For TIABC, our role has and will continue to be focussed on workforce related policy changes that benefit the tourism sector specifically…a list of which was included in our federal pre-budget submission with more to come in the weeks ahead after our learnings this week in Ottawa.

In the meantime, congratulations and a sincere thanks to Tourism HR Canada for three decades of outstanding efforts on behalf of Canada’s visitor economy. As the hardest working individual in the industry, Philip has been there almost since day one and can recall every single year of his tenure, which is quite a feat. Normally I can’t remember what happened three years ago let alone 30 years ago (& yes, I used the World Wide Web to research 1993 trivia), although ironically, 2020 is one year I won’t soon forget.

Walt Judas
CEO, TIABC

Related Posts

TIABC CEO Walt Judas joined Indigenous Tourism BC's Jamie Bourne and TOTA's Robb MacDonald on a panel to discuss sustainability at Tourism Valemount's Celebration of Tourism event over the Victoria Day long weekend. 

Moderated by Valemount Mayor Owen Torgerson, the session also included Prince George-Valemount MLA Shirley Bond, Simpcw Chief George Lampreau and Tourism Valemount Executive Director Marcie Down. On Sunday, the group toured popular tourism attractions in the area and also participated in the community's annual Chinook salmon fry release into Swift Creek.
🏒 Even though the Canucks failed to advance past the second round, home playoff games were a good boost for local bars, restaurants, transportation companies and other sectors within Vancouver’s visitor economy.  TIABC CEO Walt Judas was on hand for game 7 against the Oilers along with Air Canada’s Serge Corbeil and Greater Vancouver Board of Trade CEO Bridgitte Anderson.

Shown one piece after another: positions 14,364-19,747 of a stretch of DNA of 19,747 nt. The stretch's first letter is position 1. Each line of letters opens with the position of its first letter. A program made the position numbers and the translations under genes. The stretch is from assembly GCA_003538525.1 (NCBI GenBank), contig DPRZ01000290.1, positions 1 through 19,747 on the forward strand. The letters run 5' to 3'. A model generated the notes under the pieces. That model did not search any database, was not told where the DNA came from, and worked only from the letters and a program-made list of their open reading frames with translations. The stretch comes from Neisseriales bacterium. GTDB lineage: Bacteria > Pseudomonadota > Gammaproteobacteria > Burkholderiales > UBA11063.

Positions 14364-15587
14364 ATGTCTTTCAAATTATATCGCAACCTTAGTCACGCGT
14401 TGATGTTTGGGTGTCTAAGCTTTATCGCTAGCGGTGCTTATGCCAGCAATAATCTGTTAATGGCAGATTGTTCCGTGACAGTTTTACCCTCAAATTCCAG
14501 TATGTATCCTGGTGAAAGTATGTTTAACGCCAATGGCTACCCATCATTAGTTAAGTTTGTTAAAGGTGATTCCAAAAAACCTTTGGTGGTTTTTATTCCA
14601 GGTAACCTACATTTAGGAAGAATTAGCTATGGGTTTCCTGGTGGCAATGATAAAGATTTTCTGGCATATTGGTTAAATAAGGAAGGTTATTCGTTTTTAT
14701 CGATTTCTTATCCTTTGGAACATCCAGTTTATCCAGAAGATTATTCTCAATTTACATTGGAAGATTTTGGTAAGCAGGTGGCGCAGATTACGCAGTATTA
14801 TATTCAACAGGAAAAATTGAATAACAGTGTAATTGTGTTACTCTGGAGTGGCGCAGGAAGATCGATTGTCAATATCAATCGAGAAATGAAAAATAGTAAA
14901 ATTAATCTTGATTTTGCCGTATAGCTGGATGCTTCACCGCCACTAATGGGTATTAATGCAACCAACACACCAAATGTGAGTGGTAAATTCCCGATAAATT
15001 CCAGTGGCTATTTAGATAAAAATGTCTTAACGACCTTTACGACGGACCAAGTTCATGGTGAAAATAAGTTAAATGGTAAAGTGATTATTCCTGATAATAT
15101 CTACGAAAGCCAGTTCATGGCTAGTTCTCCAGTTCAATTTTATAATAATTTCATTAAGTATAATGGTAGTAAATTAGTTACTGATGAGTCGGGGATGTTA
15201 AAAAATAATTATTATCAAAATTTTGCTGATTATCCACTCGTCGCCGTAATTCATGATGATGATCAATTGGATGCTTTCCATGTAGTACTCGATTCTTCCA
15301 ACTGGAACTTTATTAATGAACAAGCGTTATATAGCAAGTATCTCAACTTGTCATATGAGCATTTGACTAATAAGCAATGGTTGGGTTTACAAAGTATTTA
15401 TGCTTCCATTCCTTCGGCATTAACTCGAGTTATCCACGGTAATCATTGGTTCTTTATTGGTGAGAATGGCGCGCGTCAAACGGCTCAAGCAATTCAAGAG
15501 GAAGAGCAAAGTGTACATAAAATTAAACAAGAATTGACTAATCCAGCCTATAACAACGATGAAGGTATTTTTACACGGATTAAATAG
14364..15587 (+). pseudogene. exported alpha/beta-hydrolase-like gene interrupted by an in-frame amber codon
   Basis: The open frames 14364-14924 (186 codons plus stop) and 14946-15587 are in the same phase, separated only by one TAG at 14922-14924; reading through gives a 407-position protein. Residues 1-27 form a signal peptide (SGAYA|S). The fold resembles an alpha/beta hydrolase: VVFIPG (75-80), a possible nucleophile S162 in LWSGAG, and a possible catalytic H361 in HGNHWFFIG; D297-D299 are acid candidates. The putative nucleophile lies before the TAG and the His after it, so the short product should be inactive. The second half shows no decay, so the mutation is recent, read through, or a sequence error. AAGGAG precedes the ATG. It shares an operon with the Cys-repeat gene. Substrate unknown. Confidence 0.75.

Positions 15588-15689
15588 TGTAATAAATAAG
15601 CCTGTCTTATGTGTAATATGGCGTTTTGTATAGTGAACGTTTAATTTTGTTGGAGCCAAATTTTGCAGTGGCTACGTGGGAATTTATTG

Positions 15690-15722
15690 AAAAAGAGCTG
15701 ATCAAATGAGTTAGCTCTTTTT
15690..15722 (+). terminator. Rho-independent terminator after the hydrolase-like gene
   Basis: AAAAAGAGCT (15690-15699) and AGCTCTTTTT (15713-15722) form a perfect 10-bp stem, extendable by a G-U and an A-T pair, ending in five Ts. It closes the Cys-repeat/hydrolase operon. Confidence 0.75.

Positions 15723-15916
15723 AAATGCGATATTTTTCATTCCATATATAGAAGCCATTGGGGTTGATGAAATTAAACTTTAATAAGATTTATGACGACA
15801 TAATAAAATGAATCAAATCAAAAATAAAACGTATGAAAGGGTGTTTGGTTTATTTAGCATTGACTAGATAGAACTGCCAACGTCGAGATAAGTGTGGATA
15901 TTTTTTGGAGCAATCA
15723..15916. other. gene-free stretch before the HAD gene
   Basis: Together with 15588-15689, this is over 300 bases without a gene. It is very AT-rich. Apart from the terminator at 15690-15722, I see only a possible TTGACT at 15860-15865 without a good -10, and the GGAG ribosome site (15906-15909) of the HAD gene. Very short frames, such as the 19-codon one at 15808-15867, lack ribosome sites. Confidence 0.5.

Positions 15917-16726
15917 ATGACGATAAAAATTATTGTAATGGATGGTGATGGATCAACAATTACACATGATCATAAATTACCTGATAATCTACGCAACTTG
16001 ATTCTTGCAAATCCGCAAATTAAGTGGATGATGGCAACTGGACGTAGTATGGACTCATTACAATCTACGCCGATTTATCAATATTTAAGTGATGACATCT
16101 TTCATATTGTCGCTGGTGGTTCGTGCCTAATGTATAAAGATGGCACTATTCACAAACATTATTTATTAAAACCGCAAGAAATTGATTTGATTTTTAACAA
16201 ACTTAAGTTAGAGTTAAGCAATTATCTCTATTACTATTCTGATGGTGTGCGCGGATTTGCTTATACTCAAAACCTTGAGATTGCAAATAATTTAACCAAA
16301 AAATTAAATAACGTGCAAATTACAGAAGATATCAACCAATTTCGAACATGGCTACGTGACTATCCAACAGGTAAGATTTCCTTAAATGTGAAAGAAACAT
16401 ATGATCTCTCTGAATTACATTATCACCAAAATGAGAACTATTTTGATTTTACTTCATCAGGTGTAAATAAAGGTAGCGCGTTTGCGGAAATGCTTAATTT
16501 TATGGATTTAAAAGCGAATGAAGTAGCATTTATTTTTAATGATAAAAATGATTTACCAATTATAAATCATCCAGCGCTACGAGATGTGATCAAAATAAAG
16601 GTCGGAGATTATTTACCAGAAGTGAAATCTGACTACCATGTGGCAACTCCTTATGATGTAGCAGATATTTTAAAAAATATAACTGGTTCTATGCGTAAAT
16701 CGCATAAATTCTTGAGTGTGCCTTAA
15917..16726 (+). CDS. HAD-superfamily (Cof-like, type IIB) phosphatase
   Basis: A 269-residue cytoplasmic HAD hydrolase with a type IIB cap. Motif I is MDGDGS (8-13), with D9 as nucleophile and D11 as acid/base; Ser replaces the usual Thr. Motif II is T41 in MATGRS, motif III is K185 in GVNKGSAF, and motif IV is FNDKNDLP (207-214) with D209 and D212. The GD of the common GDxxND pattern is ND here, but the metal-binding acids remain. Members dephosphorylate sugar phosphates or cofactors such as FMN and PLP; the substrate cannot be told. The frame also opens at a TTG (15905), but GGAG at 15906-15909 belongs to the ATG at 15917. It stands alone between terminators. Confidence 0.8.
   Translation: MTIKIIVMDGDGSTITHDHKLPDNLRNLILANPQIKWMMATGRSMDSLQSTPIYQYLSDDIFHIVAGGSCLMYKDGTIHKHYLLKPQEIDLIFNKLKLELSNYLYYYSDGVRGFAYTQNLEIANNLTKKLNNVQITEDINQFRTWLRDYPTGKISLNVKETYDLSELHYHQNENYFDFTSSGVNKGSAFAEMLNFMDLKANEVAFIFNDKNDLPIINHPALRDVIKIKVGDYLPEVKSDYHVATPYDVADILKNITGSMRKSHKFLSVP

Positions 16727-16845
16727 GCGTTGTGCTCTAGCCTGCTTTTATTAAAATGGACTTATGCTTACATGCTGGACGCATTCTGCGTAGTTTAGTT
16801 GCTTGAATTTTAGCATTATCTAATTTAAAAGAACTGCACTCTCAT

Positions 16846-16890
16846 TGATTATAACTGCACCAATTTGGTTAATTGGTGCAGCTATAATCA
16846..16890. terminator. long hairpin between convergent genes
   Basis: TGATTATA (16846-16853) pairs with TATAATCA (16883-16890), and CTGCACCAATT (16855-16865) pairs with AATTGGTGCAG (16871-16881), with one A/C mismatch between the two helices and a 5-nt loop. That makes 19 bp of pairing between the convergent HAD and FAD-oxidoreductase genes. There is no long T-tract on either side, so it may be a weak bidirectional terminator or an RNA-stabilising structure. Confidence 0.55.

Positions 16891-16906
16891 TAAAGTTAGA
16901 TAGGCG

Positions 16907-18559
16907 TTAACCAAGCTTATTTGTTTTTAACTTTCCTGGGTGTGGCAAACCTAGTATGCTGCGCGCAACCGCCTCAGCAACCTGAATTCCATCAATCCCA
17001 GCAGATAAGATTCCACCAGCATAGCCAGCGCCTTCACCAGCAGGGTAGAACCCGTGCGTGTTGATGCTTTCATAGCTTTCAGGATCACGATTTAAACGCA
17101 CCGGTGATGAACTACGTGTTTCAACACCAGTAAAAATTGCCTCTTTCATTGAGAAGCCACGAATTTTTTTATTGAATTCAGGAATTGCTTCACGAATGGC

Five years ago, China was BC's second largest international market.  However, overnight visitation from China was down 64% in 2023 compared with 2019, largely due to the absence of group tour business.  At the Rendez-vous Canada event this week in Edmonton, BC tourism industry leaders met with Minister Counsellor Li Jiangang of the Chinese Embassy (Ottawa) to begin discussions on a path forward to regain approved destination status for group tour business and ultimately see visitors numbers from China return to pre-pandemic levels. 

Pictured L to R - Destination Vancouver's Karen Soyka, TIABC's Walt Judas, Counsellor Li, Indigenous Tourism BC's Paula Amos, Destination BC's Richard Porges.
WORTH (Women of Recreation, Tourism & Hospitality) hosted its first Leadership Summit in downtown Vancouver, attracting some 250 delegates, including TIABC CEO Walt Judas, that attended sessions on industry burnout, dismantling barriers to gender equity, leadership and other topics. Walt had the pleasure of introducing Tourism Minister Lana Popham who acknowledged a number of women leaders who are making a difference in BC's visitor economy.

📸: @visioneventphotography
📬 Postcards from BC!

"Wish you were here" from Beach Tofino, courtesy of Dave Butler, VP/Sustainability CMH Heli-Skiing & Summer Adventures. 📸

Would you like your image featured in our weekly Postcards from BC? Contact deborah@tiabc.ca to share your slice of paradise!
Sustainability and Partnerships Forum 🤝 💚 

Don't miss out on May 18, an engaging lineup featuring a dynamic panel of tourism experts and an insightful presentation on content creation! 

The event will be hosted at the Eagle Room, Best Western Valemount. Doors open at 5 pm, and the festivities will run from 6-9 pm. Enjoy tasty canapés provided by Tourism Valemount and refreshments at a cash bar. 🍽🥂

RSVP by May 14 to secure your spot! 🎟️
call (250) 566-3335 or email visitvalemount@gmail.com